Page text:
First, the ear feels blocked and may itch. Soon the ear canal becomes swollen, sometimes swells shut, starts draining a runny milky liquid, and becomes very painful. It is also very tender to touch, especially on the tragus (the triangular piece of cartilage in front of the ear canal). When the infection gets to this stage, a doctor’s treatment is needed. This is also true if glands in the neck become swollen.
However, the entire sequence of events can be easily prevented if you use antiseptic eardrops whenever you feel that water is trapped in your ears. Such eardrops are inexpensive and are sold without prescription under various trade names such as Aqua Ear®, Ear Magic®, Swim Ear®, etc.
If your ear doctor says you have normal eardrums, and it he says it is safe, you could make up your own eardrops to use after swimming. Many doctors recommend rubbing alcohol as an important ingredient. It absorbs the water, helps dry out the ear, and may even kill the bacteria and fungi that cause swimmer’s ear. Another effective ingredient is white vinegar, which you could mix half and half with the alcohol. (Vinegar contains acetic acid, which kills the bacteria and fungus.) Your druggist can supply you with a dropper bottle for your alcohol or alcohol-vinegar mix eardrops so you can keep them in your beach bag.
If your ear feels moist or blocked after swimming, hair washing, showering etc. put your head over with that ear up, pull the ear upwards and backwards and instill the eardrops into it. Wiggle your ear to get the drops to go all the way down in, and then turn your head to let them drain out.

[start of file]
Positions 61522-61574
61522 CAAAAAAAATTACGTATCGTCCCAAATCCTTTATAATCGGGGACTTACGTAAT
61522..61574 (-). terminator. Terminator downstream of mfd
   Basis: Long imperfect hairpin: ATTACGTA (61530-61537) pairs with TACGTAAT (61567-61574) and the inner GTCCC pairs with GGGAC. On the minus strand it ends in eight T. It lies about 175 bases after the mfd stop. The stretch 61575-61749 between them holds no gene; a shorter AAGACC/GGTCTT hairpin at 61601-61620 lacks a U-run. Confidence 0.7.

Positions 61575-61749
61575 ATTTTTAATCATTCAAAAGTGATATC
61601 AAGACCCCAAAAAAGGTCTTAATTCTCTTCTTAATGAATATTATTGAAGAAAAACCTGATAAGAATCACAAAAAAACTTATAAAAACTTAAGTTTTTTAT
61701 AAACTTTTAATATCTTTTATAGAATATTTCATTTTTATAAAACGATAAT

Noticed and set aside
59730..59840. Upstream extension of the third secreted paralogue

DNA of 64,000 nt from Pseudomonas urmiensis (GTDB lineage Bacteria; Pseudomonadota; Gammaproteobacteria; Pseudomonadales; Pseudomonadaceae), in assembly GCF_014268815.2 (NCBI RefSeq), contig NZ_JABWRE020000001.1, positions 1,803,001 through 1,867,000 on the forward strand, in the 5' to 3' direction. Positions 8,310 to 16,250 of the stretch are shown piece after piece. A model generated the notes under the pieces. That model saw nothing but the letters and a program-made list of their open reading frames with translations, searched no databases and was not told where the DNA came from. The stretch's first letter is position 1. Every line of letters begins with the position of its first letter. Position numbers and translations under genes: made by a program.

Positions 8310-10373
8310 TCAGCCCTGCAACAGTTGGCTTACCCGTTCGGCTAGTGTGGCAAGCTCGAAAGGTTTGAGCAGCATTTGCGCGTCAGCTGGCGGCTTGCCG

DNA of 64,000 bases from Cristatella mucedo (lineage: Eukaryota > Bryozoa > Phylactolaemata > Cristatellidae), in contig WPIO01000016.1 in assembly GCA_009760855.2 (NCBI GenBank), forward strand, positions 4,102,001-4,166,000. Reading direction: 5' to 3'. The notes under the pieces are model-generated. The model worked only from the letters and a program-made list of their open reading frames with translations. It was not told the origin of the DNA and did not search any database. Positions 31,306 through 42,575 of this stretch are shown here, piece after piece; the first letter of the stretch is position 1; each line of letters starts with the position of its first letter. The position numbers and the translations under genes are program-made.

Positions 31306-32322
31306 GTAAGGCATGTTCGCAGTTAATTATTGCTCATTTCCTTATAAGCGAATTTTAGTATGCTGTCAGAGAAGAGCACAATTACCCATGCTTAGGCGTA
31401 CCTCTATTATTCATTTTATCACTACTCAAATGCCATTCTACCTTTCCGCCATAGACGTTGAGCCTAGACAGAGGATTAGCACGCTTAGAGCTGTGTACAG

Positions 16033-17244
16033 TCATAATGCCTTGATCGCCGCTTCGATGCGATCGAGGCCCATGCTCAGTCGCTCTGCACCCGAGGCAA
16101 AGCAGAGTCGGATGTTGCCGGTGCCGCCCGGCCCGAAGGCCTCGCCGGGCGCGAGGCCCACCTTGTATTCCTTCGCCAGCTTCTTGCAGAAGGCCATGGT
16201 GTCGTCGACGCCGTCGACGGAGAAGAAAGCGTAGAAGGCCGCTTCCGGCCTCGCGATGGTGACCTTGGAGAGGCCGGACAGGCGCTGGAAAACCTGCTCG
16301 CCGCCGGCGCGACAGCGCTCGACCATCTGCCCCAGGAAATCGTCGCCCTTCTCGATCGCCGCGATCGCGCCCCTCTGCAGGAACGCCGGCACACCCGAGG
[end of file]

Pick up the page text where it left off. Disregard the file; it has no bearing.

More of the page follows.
*If yours is a frequently recurring problem, your doctor may instead recommend placing oily (or lanolin) ear drops in your ears before swimming to protect them from effects of the water.
Why do ears itch?
An itchy ear is a maddening symptom. Sometimes it comes from a fungus (especially in acute cases), but more often it is a chronic dermatitis (skin inflammation) of the ear canal. One type is seborrheic dermatitis, a condition similar to dandruff in the scalp; the wax is dry, flaky, and abundant. Some patients with this problem will do well to decrease their intake of foods that aggravate it, such as greasy foods, carbohydrates (sugar and starches), and chocolate. Doctors often prescribe an oily or cortisone containing eardrop to use at bedtime whenever the ears itch. There is no long-term cure, but it can be kept under control. Itchy ears in a few patients are caused by allergies that require specific medical treatment.
Patients with itchy, flaky ears or ears that accumulate wax are very likely to develop “swimmer’s ear.” They should be especially conscientious about using the alcohol ear drops as described above whenever water gets trapped into the ears. They also do well to get their ears cleaned out each year before the swimming season starts.
What about Gnats, Insects, and Foreign Objects?
Of the many types of insects that can get into the ears, gnats, moths, and roaches are the most common. Gnats get tangled in the wax and cannot fly out. Bigger insects cannot turn around; neither can they crawl backwards. They keep on struggling, though, and their motion can be painful and frightening.
Gnats are easily washed out with warm water from a rubber bulb syringe. (Remember to dry the ear out afterwards with alcohol drops.) For a big insect, the first step is to fill the ear with mineral oil, which plugs off the breathing pores of the insect and kills it. It takes 5 to 10 minutes or so. Then see the doctor to get the insect removed.
Beads, pencil lead, erasers, bits of plastic toys and dried beans are common objects that children put into their ears. Removal is a delicate task – one for the doctor to perform